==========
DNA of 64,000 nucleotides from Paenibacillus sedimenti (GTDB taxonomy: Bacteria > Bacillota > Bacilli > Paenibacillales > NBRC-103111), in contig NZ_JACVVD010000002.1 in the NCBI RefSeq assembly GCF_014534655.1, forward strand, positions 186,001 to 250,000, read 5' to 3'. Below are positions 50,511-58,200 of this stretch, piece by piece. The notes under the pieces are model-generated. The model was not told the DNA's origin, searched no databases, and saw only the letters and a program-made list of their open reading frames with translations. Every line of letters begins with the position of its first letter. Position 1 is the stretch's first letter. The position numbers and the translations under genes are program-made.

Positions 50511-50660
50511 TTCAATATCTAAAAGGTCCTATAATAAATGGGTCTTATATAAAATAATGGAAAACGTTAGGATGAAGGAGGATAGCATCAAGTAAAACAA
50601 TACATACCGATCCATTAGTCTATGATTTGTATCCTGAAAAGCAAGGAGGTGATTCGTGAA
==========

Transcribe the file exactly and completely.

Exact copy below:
DNA of 64,000 nucleotides from Paenibacillus sedimenti (GTDB taxonomy: Bacteria > Bacillota > Bacilli > Paenibacillales > NBRC-103111), in contig NZ_JACVVD010000002.1 in the NCBI RefSeq assembly GCF_014534655.1, forward strand, positions 186,001 to 250,000, read 5' to 3'. Below are positions 50,511-58,200 of this stretch, piece by piece. The notes under the pieces are model-generated. The model was not told the DNA's origin, searched no databases, and saw only the letters and a program-made list of their open reading frames with translations. Every line of letters begins with the position of its first letter. Position 1 is the stretch's first letter. The position numbers and the translations under genes are program-made.

Positions 50511-50660
50511 TTCAATATCTAAAAGGTCCTATAATAAATGGGTCTTATATAAAATAATGGAAAACGTTAGGATGAAGGAGGATAGCATCAAGTAAAACAA
50601 TACATACCGATCCATTAGTCTATGATTTGTATCCTGAAAAGCAAGGAGGTGATTCGTGAA